Skip to main content

The Sugar Import Program Costs Americans Billions

Later this year, the 2018 Farm Bill will expire. Farm bills are enacted every five years by Congress and set out the overall policies for agriculture for the years to come. As lawmakers work on the new farm bill, they should either leave out or at least reform the Sugar Import Program (SIP) that costs Americans billions every year in higher sugar prices. 

The SIP controls supply through marketing limits on domestic production and imports. Tariff-rate quotas determine a certain quantity to enter the country at an in-quota tariff rate of 0.663 cents per pound for raw sugar. Importing more than what is allocated on your import certificate is possible, but at a higher rate: the out-of-quota tariff is 15.36 cents per pound for raw sugar. This extraordinarily high rate effectively prohibits out-of-quota imports, artificially restricting the market for sugar. 

The sugar program benefits a few producers while raising prices for all other goods that use sugar as an input. The widespread use of sugar in processed consumable products means the SIP’s impact on consumers is considerable: The price of sugar in the United States is more than two times higher than in the rest of the world.

To avoid suffering these high prices for another five years, it is necessary to reform this program. A 2020 GAO report was titled: “Supporting Sugar Prices Has Increased Users’ Costs While Benefiting Producers.” The cost is even higher today than when it was written.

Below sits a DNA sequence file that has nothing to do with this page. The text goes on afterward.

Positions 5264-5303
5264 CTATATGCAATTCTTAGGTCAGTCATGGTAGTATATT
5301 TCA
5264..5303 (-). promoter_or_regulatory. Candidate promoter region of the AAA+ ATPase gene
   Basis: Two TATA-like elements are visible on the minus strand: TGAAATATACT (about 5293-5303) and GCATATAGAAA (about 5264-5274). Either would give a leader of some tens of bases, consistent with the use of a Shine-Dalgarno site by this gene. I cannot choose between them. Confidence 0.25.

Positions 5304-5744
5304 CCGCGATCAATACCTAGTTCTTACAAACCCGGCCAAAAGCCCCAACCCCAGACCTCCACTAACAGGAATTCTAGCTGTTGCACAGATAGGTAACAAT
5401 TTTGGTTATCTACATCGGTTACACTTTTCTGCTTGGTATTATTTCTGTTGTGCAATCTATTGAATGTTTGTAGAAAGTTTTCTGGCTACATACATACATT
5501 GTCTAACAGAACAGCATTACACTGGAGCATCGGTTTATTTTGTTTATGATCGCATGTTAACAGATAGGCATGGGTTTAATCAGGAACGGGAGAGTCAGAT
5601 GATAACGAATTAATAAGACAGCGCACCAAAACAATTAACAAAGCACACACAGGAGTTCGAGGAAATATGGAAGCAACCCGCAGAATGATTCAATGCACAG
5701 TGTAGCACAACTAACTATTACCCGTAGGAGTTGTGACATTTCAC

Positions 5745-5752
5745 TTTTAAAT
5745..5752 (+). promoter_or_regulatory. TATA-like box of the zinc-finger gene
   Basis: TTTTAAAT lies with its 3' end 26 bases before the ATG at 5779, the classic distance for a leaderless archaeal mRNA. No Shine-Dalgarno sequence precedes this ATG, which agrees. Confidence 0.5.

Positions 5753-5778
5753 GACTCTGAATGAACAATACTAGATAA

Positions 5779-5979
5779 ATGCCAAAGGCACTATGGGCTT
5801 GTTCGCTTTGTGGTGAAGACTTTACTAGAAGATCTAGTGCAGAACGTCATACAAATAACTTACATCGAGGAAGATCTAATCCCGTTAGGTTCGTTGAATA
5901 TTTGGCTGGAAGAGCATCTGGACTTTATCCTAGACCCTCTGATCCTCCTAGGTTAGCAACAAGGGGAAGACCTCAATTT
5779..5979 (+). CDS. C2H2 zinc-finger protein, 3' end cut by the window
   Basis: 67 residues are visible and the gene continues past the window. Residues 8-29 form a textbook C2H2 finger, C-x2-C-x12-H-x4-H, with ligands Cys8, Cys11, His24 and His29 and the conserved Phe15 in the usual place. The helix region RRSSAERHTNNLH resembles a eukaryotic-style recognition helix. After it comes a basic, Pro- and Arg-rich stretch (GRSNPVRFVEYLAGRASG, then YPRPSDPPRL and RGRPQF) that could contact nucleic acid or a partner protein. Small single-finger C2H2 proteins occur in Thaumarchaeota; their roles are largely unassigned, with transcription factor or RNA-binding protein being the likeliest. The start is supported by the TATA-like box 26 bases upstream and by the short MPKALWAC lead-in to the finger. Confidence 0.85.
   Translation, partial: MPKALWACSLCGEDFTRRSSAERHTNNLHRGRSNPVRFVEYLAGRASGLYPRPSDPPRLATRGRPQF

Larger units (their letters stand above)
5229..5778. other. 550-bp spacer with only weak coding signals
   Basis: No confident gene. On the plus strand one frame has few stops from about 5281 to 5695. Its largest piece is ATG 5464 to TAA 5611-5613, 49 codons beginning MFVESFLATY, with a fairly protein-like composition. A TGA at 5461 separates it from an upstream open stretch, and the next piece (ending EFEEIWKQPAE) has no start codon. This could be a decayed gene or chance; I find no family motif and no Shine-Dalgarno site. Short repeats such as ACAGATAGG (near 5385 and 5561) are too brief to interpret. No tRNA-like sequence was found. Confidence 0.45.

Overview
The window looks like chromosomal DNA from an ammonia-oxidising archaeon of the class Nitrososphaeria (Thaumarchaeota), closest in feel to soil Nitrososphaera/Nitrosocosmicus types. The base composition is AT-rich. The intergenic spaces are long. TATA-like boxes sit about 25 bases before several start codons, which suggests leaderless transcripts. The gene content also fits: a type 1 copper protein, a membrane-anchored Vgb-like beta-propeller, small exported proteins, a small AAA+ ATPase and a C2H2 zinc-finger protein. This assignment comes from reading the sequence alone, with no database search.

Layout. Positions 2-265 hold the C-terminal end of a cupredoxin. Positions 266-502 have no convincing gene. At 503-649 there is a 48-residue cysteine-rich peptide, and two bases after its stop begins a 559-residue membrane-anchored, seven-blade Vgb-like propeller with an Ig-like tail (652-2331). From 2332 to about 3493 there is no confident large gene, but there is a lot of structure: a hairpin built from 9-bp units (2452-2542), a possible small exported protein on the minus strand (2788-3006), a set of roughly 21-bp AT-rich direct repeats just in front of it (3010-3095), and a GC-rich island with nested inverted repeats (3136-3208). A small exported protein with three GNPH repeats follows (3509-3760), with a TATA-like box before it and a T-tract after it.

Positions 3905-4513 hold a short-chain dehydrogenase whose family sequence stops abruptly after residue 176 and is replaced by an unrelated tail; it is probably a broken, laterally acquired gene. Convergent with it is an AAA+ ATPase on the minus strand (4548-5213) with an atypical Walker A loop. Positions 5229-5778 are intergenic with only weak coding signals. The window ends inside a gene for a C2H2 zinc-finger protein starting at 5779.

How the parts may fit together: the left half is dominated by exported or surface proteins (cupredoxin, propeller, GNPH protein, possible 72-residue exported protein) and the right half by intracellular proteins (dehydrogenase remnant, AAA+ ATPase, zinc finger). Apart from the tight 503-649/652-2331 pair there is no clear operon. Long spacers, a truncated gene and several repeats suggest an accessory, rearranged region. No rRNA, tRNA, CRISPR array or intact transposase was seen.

Figure 1: Annual sugar prices from 1989 to 2022 in the United States and worldwide

As it stands, the Sugar Import Program benefits a minority of producers at the expense of consumers and taxpayers. In the context of inflation, it is especially urgent to reform this program. The bipartisan Fair Sugar Policy Act, introduced last Congress by Sen. Jeanne Shaheen (D-NH), is a good starting point to modernize these policies. While it has not yet been introduced in this session, earlier versions of her reform bill would have specifically lifted restrictions on the domestic supply of refined sugar and reduced market distortions caused by sugar import quotas. 

The Sugar Import Program may be sweet for the domestic sugar industry, but it's leaving a sour taste in the mouth of consumers and businesses who have to pay more for their sugar fix. Congress should use the opportunity of drafting a new Farm Bill to reevaluate whether the sugar industry truly deserves a sweetheart deal that harms everyone else.